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Feds announce $2 million in youth skills funding

Collège Boréal will receive more than $1.5 million
(L to R) Pierre Riopel, President of College Boreal, Janine Roy, regional employment services manager for the March of Dimes, Sudbury MP Paul Lefebvre, Lindsay Howell, Skills Link co-ordinator for the Sudbury Action Centre for Youth, and Daniel Giroux, vice-president academic at College Boreal. Supplied photo

The federal government is providing more than $2 million to support skills training for local youth, Sudbury MP Paul Lefebvre announced April 25. 

The announcement, on behalf of the Honourable MaryAnn Mihychuk, Minister of Employment, Workforce Development and Labour, is for training projects aimed at helping young Sudburians get the skills needed to overcome barriers to employment and join the middle class. 

“These collaborative partnerships between community organizations and our government are helping Canadians who face extra challenges to employment,” Lefebvre said. 

“These projects will certainly help individual Sudburians gain the skills, abilities and work experience they need to find and maintain good employment, and they will also help strengthen and grow Canada’s middle class.” 

Many of the projects will provide instruction in to develop or enhance skills, such as workplace safety, as well as offer hands-on experience in a job category of interest, such as a skilled trade, retail, hospitality, the food industry or business services.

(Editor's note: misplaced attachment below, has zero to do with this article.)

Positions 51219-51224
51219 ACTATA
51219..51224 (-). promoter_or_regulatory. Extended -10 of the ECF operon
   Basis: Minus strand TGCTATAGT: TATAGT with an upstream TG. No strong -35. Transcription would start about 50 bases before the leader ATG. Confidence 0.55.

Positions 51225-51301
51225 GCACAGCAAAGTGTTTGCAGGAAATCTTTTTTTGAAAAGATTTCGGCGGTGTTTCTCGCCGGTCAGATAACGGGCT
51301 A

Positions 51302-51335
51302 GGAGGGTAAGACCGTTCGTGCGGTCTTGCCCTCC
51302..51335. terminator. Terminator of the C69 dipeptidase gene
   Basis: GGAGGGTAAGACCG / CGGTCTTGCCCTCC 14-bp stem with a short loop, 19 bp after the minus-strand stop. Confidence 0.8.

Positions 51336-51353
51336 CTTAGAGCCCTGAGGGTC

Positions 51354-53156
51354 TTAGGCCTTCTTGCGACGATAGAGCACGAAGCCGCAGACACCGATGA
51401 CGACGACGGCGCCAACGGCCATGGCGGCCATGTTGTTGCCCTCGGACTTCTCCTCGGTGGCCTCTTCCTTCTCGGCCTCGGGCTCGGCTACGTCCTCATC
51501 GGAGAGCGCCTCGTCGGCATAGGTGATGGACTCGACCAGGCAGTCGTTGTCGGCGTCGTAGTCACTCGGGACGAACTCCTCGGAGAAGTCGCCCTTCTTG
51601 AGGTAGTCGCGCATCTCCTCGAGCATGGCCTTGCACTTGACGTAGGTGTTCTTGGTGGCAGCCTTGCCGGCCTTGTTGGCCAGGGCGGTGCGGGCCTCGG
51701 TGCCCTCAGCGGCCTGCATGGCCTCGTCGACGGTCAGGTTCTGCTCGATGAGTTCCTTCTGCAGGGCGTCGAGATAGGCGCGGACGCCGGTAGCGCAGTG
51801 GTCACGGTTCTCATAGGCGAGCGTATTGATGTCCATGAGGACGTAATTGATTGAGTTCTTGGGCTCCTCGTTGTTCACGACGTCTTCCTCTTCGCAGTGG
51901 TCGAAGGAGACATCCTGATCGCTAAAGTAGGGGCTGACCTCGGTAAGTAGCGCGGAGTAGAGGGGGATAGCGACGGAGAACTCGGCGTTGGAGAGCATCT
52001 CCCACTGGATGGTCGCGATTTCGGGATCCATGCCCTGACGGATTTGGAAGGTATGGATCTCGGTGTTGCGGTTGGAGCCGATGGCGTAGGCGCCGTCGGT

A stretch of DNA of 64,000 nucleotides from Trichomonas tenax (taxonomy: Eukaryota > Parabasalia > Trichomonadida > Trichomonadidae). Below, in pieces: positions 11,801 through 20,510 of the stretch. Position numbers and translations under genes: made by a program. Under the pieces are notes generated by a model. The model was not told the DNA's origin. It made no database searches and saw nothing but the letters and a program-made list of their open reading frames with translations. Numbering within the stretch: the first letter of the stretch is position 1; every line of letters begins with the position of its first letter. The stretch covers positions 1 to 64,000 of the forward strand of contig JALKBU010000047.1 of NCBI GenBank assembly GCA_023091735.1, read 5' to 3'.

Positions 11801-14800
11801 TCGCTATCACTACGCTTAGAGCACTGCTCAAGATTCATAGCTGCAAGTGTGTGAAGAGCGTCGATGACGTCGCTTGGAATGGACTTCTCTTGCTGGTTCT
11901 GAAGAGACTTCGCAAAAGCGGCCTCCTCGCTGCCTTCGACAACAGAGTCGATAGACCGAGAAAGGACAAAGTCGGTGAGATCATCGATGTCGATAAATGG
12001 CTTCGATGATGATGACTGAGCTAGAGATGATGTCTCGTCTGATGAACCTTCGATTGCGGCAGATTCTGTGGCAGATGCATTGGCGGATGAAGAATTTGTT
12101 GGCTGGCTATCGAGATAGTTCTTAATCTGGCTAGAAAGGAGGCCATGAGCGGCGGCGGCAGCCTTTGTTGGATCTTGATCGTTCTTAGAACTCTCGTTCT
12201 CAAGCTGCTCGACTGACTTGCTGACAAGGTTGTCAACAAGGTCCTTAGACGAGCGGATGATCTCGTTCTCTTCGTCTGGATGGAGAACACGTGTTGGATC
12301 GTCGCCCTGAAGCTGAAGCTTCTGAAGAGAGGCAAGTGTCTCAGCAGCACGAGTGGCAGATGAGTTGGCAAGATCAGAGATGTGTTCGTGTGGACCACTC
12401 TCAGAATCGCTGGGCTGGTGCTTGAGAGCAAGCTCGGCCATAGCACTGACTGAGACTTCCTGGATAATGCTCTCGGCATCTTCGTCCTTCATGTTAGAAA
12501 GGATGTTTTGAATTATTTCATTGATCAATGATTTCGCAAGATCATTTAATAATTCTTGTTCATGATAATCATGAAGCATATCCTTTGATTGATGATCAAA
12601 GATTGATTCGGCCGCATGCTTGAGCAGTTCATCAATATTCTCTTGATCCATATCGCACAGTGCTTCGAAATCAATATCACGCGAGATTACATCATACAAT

Sudbury projects are: 

Flexibility and Innovation in Apprenticeship Technical Training 
Collège Boréal 

Youth – Career Focus 
Collège Boréal 

Youth – Skills Link 
March of Dimes Canada 

Youth – Skills Link 
Sudbury Action Centre for Youth 

“Thanks to the Flexibility and Innovation in Apprenticeship Technical Training funding, we will be able to expand on our French-language course and program offering through blended and flexible learning experiences accessible to all,” said Pierre Riopel, President of Collège Boréal. 

“This should lead to growth in Red Seal certified tradespeople, both women and men who can become part of a qualified skilled workforce. Moreover, the Youth-Career Focus funds will help us continue to develop activities allowing young graduates to make better career choices, develop new skills and benefit from work experiences.” 

Catherine Savarie, Executive Director of The Sudbury Action Centre for Youth, is thrilled to be able to offer the Skills Link Program through the agency. 

“Youth services will be expanded by the reintroduction of the federally funded Skills Link program which is part of the Youth Employment Strategy. Skills Link provides funding for employers and organizations to assist youth facing barriers to employment,” Savarie said. 

Janine Roy, regional employment services manager for the March of Dimes, says the funding will be used to teach employment skills in a classroom setting. 

“The Achieving Success Program will welcome it’s first group on May 18. In total March of Dimes Canada will host five sessions in Sudbury and two sessions in North Bay,” Roy said. 

“Youth will then have an opportunity to apply their newly acquired skills in a 14-week competitive work experience placement with the goal of maintaining competitive employment beyond the placement.”